Written By Gillian Allan, Community Circles Facilitator in Edinburgh
We run a ‘community circle’ in North Edinburgh which meets once a month and has been going for three years. The idea is that we gather together a diverse group of people to eat, talk about community and share our resources, skills and talents. We also like to share what is good and new in our lives. An important part of our circle is that we all leave our labels at the door, whether they are, ‘doctor’, ‘person with a learning disability’, ‘lawyer’, ‘mother’, ‘Christian’, ‘father’, ‘Hindu’, ‘straight’, ‘gay’, ‘sales assistant’ etc etc., and we meet together as people.
The model is based on a circle called ‘Beyond Welfare’ in the US and there is a similar circle in Nottingham.
In the summer we had a review and planning meeting and people said wonderful things about coming to the circle. They valued it’s positivity saying things like ‘after a bad day it’s good to come and think about something positive with people’. They also really appreciated the chance to come and meet with other people in a friendly and non-judgmental environment: one woman explained ‘it takes you out of your box!’ and another member said the circle offers a ‘different way of being’ from day to day life.
This last comment really stuck with me. It seems so often in day to day life that we are met with the judgements of others, with expectations that we should somehow be different from the way we are; more beautiful, achieving more, more funny, more popular, the list goes on and on… But we as a circle have come together and created a small community where we feel able to be ourselves where we are accepted just as we are and where we accept others just as they are.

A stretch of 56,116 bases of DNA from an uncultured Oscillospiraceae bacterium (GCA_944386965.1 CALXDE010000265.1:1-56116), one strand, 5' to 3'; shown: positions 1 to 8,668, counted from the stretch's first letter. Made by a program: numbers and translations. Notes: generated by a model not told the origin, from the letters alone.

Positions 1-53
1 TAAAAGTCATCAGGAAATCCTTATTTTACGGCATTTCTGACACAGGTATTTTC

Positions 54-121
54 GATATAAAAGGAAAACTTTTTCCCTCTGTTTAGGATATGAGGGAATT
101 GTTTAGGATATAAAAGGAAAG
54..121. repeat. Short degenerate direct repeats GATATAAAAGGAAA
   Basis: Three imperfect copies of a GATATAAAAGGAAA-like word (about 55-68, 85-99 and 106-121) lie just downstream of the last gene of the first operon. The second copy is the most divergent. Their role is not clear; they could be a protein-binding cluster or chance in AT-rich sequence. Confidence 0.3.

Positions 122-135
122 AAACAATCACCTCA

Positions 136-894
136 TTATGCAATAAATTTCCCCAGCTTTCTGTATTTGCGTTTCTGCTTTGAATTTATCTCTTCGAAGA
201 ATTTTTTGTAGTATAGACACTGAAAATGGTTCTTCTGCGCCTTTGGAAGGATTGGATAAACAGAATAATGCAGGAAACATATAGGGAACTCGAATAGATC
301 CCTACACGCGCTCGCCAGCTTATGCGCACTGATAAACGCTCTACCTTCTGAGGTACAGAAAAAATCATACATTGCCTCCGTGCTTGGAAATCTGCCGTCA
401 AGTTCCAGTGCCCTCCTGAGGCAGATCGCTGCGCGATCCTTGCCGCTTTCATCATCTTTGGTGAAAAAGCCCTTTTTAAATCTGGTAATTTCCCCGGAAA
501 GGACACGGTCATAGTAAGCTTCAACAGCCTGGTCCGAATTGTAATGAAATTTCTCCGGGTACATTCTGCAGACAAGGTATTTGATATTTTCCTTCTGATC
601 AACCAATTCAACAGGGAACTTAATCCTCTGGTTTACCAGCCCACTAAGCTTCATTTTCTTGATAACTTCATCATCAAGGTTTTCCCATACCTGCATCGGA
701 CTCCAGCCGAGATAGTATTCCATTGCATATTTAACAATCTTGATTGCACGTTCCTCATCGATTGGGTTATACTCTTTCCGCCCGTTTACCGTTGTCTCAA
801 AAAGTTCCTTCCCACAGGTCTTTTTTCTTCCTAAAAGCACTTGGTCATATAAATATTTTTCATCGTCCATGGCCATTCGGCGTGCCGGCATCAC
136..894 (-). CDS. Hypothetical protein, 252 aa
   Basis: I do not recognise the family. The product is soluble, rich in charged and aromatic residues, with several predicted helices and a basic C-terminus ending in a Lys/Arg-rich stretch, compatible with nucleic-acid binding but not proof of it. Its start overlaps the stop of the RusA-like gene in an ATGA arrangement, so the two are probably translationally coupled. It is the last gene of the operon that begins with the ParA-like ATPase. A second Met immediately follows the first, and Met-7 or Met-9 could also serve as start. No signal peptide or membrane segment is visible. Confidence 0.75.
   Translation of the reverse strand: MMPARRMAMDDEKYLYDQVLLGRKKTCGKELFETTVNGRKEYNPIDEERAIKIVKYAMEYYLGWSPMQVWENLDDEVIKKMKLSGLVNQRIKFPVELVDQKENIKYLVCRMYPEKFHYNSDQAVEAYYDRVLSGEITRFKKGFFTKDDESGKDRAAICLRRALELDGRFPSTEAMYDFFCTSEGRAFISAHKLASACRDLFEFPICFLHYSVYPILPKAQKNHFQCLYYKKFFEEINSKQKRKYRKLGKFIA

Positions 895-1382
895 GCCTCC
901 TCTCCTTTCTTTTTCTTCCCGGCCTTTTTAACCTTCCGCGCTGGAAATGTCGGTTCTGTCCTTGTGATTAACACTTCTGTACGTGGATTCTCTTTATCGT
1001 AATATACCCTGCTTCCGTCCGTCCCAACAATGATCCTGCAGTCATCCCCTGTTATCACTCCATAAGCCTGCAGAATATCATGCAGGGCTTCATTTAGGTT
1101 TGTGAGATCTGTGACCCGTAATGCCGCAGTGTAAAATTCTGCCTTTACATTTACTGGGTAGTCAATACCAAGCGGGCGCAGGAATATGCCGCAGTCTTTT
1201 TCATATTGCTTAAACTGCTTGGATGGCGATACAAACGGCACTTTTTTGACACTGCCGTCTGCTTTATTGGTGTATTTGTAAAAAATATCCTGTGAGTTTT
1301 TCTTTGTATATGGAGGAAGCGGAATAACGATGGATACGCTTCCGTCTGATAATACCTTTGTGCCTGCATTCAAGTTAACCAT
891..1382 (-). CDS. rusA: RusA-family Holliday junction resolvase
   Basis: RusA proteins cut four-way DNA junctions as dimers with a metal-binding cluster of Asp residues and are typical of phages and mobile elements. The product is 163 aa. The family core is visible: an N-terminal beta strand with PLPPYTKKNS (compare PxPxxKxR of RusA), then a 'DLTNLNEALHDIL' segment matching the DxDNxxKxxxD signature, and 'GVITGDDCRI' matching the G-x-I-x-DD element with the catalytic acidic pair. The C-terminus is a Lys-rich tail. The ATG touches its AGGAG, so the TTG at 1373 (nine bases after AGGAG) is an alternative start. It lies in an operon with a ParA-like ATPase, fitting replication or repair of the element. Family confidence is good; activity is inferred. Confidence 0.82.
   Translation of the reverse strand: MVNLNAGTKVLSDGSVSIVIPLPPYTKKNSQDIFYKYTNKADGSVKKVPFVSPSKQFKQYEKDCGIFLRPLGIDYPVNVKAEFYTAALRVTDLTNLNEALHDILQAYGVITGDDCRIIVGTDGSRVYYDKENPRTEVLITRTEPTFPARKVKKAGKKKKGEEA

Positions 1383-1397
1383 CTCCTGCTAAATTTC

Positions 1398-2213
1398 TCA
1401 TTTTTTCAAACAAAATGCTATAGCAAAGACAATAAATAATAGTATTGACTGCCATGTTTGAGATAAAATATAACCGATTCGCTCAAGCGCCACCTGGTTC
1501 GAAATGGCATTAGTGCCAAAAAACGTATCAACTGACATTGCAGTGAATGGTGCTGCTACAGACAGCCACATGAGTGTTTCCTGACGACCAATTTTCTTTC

For me, that is the thing which makes my heart glow when I think about coming along to our meetings: knowing that I’m about to meet a wonderful group of people who otherwise I wouldn’t get the chance to meet and to know that it’s OK to be myself: no one will be judging me.
Its also great to be part of a group which is intentional about giving a warm welcome and where people take an interest in each others’ lives. Feeling welcomed and valued is an essential part of what it means to me to live a full and happy live and I’m very grateful for the opportunity this group gives me to experience that.
Being part of a group of people who have begun slowly to make connections with each other, to form friendships to share their resources and skills such as hand reflexology, lawnmowers, curtains, candles and pictures has been a real privilege for me.
My experience of being part of this small community has really confirmed my belief that over and above having enough food and a secure place to live, in order to live a rich life what we need are good conversations, good connections and relationships and somewhere we feel accepted and valued.